Just like one of us can have different personalities. I may be one way with my students, another way with my wife, another way with my children, and if I have a job I may act a different way there. So in different social roles and relationships we have different ways of dressing, different ways of acting, behaving, and so does the Lord. But He does it all at the same time. We have to do it sequentially.

So that's what we mean by "Supreme Personality of Godhead."

That's all a kind of abstract argument. Then the further claim is made that that Supreme Personality of Godhead is Krishna. The Srimad-Bhagavatam tells us who Krishna is and what He's like and what He does and what His relationships are and how He behaves. The Bhagavatam is basically His biography – a partial biography – of the Supreme Personality of Godhead.

I can make a case that the Absolute Truth is a person – and this person would have to be the greatest, the most attractive, whatever superlatives are there, God must be the best of all. I can only say that Krishna, as described in Srimad-Bhagavatam, is the one I accept. I haven't seen anywhere any description of anyone conceivably greater. If somebody can show me, I'll be happy to look at it.

And, of course, people who have explored the Absolute Truth – just like some have experienced brahman, some have experienced paramatma . . .usually these (experiences) are cumulative: if you have experience of brahman, that's partial, if you have paramatma realization you'll also have brahman realization, and then bhagavan realization, well, you can have that and also paramatma and brahman realization. Brahman, paramatma, and bhagavan. All three are there in realization of bhagavan.

One other thing: when we think of God, we think of the Almighty, which He is. That's the way people worship God mostly - as the Almighty. This is one form of the Personality of Godhead. But God has other features, which are sweetness. When He's encountered as the Almighty, He inspires awe and reverence. There's a complete understanding of the ontological gap between us and God, and there's a certain amount of being overawed and fearful. You stand off and feel little and tiny.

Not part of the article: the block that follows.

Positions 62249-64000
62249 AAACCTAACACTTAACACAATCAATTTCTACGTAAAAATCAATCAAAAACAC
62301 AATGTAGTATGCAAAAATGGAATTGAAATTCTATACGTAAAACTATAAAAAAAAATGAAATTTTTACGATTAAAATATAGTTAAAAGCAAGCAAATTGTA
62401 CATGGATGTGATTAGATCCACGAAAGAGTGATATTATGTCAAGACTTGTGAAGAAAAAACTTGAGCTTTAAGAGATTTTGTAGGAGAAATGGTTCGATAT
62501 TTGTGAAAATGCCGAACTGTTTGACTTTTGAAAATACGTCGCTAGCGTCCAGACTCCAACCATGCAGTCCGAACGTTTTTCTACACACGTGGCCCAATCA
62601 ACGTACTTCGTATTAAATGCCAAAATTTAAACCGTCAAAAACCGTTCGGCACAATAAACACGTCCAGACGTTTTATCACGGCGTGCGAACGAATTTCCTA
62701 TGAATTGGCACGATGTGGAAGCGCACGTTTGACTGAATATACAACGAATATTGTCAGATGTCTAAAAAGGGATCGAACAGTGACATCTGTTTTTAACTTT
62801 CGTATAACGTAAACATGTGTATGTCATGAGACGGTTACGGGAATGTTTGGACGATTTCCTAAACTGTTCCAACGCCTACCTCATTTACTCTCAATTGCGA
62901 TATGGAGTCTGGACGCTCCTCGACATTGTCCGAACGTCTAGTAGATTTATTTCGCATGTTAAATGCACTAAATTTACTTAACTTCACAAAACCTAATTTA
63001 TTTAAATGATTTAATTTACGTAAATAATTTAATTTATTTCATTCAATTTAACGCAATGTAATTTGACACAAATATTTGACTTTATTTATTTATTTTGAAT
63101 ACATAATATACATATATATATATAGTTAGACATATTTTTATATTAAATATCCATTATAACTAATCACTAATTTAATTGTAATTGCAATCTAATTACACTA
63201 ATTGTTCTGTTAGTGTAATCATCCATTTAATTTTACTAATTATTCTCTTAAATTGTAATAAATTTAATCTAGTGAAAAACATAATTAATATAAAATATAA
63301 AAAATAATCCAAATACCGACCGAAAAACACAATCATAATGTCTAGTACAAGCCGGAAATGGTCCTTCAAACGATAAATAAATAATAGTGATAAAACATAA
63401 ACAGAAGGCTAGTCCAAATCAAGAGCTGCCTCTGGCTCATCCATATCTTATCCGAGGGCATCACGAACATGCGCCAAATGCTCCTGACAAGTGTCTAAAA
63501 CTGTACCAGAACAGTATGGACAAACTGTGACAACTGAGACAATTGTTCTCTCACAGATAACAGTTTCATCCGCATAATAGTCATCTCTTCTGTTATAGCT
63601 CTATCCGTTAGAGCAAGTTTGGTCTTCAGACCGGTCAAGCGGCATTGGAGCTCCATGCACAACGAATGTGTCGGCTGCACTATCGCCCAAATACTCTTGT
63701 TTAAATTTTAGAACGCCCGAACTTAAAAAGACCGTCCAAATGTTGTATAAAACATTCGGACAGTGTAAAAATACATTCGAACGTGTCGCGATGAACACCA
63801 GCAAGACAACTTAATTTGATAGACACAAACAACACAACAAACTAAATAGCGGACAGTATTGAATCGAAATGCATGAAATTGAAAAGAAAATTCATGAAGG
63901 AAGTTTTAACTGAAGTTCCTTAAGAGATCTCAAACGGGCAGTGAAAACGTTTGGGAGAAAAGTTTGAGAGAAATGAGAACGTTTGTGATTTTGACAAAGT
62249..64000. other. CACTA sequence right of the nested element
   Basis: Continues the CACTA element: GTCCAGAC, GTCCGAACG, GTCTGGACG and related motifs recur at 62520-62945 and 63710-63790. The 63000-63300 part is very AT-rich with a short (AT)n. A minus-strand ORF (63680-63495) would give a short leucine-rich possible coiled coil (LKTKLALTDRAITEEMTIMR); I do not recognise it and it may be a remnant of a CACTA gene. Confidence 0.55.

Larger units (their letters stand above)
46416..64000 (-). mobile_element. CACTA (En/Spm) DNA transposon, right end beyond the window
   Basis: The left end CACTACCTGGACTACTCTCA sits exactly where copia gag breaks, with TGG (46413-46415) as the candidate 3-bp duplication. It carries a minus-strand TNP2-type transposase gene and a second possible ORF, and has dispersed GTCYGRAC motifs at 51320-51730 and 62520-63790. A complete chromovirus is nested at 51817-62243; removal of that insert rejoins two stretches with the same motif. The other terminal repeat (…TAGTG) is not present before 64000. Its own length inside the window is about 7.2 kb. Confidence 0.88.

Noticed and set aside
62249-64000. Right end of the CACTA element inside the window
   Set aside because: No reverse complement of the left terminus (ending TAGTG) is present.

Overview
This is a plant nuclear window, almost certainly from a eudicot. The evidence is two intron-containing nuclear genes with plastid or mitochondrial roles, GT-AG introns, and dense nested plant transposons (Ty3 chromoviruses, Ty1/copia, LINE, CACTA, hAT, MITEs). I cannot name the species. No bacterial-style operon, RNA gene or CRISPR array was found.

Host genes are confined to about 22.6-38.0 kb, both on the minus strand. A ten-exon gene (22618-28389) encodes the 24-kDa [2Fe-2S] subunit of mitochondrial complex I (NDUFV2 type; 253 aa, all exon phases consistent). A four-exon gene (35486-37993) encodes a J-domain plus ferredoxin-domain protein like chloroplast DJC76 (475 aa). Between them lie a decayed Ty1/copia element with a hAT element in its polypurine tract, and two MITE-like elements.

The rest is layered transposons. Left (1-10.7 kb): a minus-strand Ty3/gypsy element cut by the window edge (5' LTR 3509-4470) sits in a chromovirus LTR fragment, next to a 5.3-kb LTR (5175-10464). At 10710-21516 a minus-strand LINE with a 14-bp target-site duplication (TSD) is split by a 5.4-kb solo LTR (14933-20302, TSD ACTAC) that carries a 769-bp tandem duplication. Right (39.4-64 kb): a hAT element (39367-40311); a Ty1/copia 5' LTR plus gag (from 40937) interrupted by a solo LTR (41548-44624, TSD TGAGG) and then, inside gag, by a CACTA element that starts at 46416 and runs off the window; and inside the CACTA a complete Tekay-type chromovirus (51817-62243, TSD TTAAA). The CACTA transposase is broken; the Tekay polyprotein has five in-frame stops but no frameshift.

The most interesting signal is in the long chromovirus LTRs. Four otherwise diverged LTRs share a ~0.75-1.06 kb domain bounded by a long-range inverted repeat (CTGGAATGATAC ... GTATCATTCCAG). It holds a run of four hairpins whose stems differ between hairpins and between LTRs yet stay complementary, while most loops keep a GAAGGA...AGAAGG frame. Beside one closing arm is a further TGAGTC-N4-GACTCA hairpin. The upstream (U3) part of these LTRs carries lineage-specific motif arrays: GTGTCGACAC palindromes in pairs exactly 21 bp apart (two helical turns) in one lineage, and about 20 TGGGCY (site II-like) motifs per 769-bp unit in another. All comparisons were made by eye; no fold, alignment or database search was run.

This, to God, sometimes puts a limitation on Him because He wants to have intimate relationships with His devotees. So therefore, in His form of Krishna, this is the intimate (form). He causes some devotees to kind of forget that He is God so they can enter into more personal relationships.

So the Personality of Godhead, say, as Narayana (four-handed Vishnu form), His majesty overwhelms or overawes us, and His sweetness is veiled. But as Krishna, His sweetness overpowers His majesty. And that's what we mean by "Krishna."

Krishna is the private life of God. as Krishna, He seems to be a village boy in a rural setting. All the trappings of the "urban Krishna," with majesty and chariots and castles and many queens – that's not evident. And this is higher.

After all, if you meet the President at a state occasion, well, maybe you've "arrived" somewhat. But if you get to go to the White House on an informal Sunday morning, and sit around with his family and his wife, you've more arrived. So this is the highest realization of Krishna.

Wonderful Krishna

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from Back To Godhead Magazine, #34-05, 2000


If God is inconceivable, as the scriptures state, can we really know anything about Him?

Sri Ishopanishad states that Krishna is simultaneously very far away and very close. The Vedic scriptures encourage us: The best way to know Krishna and bring Him closer is to hear about Him.

As we open any book about Krishna, we’ll immediately feel the richness of the clear and scientific knowledge it contains. We’ll also come to understand that Krishna is by nature inconceivable to finite beings. Although some world religions extend that to mean that Krishna is by essence completely inconceivable (not only far away), we cannot agree. Yes, He is ultimately inconceivable, but His name, fame, and form can be known just as we know any person face-to-face. Anyone who wants to be God conscious has to understand this point.